Jeff Mims, Jr., candidate for Dayton Mayor and current Dayton City Commissioner, voted early at the Montgomery County Board of Elections, Friday, April 30. MARSHALL GORBY\STAFF
Bowers, a retired firefighter, earned 25.75% of the vote, and Leitzell received 15.85%, the results show. They will face off to become Dayton’s 55th mayor.
Rennes Bowers. CONTRIBUTED
The seven-person commission field also shrank to four candidates, and the top vote-getters who will advance to the November ballot are Shenise Turner-Sloss, Stacey Benson-Taylor, Darryl Fairchild and Scott Sliver, the unofficial results show.
Turner-Sloss garnered 20.8% of the vote; Benson-Taylor received 18.5%; Fairchild got 17.3%; and Sliver finished with 14.5%.
Turner-Sloss is a former city employee and currently works as a logistics management specialist at Wright-Patterson Air Force Base.
Benson-Taylor is the former regional director and staff representative of AFSCME Ohio Council 8. Fairchild, an incumbent commissioner, is chaplain at Dayton Children’s Hospital. Sliver is a pastor at Dayton Vineyard Church in Beavercreek.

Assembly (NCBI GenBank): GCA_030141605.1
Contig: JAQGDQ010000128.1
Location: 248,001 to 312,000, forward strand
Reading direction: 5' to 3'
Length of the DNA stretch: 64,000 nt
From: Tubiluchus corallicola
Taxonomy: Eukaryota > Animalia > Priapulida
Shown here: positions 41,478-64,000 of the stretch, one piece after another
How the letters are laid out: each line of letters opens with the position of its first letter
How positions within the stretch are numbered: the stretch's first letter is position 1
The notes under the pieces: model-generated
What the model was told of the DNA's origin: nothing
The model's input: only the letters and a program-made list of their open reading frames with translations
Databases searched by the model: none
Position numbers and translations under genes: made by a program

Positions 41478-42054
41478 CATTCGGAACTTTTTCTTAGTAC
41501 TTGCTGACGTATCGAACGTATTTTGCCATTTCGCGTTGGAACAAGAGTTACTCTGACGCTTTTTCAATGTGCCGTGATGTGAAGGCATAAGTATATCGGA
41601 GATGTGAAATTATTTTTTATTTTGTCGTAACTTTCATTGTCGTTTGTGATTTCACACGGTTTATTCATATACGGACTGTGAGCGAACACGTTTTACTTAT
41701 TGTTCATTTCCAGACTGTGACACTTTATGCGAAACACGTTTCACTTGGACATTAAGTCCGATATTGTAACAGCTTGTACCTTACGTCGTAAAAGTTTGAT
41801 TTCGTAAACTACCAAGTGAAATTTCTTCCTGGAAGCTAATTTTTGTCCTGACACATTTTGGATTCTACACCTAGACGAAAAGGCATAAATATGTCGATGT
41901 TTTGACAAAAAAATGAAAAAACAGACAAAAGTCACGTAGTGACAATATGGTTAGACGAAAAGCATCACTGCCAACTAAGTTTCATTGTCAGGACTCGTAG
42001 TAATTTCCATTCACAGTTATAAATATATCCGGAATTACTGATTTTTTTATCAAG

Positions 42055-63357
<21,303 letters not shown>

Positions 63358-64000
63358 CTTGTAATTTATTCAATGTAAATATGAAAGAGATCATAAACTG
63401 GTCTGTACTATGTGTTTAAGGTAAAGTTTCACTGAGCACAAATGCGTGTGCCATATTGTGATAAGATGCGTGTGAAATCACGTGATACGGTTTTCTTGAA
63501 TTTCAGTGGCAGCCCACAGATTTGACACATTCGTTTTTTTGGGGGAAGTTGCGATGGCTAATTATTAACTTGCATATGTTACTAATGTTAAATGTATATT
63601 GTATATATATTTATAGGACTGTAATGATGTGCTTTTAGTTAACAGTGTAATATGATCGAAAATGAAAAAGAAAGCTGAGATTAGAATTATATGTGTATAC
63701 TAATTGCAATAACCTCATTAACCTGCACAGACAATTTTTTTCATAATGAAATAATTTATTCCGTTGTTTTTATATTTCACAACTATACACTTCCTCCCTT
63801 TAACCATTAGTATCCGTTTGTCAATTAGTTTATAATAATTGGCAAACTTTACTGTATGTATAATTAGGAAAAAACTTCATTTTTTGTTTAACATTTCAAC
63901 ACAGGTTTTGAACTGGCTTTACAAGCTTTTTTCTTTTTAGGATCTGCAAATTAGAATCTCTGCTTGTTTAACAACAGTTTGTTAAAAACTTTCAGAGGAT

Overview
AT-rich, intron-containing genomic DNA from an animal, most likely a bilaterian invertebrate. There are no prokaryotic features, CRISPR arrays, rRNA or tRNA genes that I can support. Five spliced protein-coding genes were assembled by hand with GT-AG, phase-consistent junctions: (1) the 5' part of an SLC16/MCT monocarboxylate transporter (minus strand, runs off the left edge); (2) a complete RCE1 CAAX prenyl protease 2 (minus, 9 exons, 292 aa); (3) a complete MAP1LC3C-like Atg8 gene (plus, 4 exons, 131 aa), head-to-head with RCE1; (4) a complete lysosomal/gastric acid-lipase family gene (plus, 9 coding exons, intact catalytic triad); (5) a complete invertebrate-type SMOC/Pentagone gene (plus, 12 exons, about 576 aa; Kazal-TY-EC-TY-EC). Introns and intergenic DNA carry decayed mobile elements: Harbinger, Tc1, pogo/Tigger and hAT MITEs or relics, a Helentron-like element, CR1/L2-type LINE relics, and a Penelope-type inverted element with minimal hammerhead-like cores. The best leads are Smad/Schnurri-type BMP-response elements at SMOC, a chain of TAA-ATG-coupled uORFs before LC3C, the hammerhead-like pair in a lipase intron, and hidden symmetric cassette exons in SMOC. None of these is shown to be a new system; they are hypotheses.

The three candidates who did not make the cut were Jared Grandy (12.8%); Jordan Wortham (8.9%); and Valerie Duncan (7.1%).
Mims, Sliver and Benson-Taylor were endorsed by the Montgomery County Democratic Party.
Dayton voters also approved all six proposed charter amendments, including a couple that will change how elected leaders are compensated and could change the city’s hiring rules for police and fire.
Other amendments guarantee public ownership of the city’s water system, spell out the responsibilities of the mayor, permit electronic meetings during emergencies and expand city employees’ rights to engage in political activities.
Some people thought this would be one of the most unpredictable Dayton municipal runoff elections in a long time.
They said the outcome was hard to guess because there was only one incumbent who only won a special election and most of the candidates have at least some name recognition from previous bids for office or other work they’ve done in the community.
Most of the commission candidates also predicted a tight race because of the crowded field and what they expected would be low voter turnout.
About 15,093 votes were cast in the commission runoff election, and 8,330 were cast in the mayor’s race, according to the board of elections.
Dayton is home to more than 140,000 residents and has about 86,855 registered voters, according to the board of elections.